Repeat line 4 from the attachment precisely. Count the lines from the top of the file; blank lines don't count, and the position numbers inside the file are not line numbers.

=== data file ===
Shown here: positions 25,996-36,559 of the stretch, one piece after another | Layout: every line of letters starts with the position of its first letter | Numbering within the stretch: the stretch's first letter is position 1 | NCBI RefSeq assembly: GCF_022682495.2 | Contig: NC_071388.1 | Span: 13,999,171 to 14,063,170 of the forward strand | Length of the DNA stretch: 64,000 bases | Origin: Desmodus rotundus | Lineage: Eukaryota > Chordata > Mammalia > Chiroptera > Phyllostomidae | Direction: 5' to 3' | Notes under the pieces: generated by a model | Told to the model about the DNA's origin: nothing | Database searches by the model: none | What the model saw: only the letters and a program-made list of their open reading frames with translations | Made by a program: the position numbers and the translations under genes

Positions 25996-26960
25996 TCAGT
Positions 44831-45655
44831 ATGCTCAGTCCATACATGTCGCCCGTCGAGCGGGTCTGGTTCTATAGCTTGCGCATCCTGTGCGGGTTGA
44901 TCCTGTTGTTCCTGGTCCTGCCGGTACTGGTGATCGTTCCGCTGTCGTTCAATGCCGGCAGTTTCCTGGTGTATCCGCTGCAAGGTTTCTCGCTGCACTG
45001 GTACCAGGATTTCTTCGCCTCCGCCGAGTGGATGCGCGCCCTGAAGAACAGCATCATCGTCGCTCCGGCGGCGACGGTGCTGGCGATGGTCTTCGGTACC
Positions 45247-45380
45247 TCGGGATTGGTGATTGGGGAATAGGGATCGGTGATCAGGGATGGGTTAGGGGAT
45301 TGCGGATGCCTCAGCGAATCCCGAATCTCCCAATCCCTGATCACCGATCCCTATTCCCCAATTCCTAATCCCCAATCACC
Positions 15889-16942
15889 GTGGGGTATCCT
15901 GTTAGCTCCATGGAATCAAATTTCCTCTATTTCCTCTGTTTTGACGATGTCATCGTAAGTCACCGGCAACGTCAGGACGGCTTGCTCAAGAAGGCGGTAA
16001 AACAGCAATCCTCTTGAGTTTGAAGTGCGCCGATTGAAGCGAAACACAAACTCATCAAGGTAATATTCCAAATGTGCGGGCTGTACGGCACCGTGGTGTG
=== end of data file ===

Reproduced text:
Positions 44831-45655